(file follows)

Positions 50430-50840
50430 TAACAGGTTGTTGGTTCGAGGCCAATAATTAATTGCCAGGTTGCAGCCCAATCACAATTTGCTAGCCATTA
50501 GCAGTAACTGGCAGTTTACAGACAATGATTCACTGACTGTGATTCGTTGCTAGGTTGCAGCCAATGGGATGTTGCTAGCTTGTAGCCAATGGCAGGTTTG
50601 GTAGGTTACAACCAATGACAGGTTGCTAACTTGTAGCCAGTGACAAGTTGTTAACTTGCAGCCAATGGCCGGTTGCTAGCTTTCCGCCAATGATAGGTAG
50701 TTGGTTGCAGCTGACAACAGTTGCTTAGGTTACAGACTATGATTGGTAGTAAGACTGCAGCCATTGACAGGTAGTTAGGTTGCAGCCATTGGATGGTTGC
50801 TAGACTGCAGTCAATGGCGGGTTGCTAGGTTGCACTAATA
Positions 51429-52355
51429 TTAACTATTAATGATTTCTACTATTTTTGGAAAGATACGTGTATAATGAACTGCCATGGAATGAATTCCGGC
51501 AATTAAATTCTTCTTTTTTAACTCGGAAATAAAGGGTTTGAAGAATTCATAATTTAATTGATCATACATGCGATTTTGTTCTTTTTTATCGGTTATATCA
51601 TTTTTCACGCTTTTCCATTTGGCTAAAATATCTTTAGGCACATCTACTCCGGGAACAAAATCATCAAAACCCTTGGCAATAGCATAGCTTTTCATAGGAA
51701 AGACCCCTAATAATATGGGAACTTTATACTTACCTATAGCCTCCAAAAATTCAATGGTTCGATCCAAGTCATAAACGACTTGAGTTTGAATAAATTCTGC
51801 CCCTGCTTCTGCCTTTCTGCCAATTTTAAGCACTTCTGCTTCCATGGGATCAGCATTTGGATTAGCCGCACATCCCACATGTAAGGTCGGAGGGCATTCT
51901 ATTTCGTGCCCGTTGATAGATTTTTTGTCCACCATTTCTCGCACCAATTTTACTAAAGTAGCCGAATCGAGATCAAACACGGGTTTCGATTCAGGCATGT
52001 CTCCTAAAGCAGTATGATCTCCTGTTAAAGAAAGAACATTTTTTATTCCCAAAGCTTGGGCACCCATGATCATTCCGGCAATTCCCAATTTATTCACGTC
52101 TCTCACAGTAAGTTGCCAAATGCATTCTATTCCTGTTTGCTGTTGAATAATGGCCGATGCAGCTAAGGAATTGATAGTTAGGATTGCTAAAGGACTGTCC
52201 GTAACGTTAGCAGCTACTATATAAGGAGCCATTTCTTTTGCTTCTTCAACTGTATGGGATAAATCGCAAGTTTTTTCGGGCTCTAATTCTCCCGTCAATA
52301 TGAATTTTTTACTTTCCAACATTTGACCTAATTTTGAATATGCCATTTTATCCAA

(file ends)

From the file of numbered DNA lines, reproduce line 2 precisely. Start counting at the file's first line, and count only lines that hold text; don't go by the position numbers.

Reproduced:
50430 TAACAGGTTGTTGGTTCGAGGCCAATAATTAATTGCCAGGTTGCAGCCCAATCACAATTTGCTAGCCATTA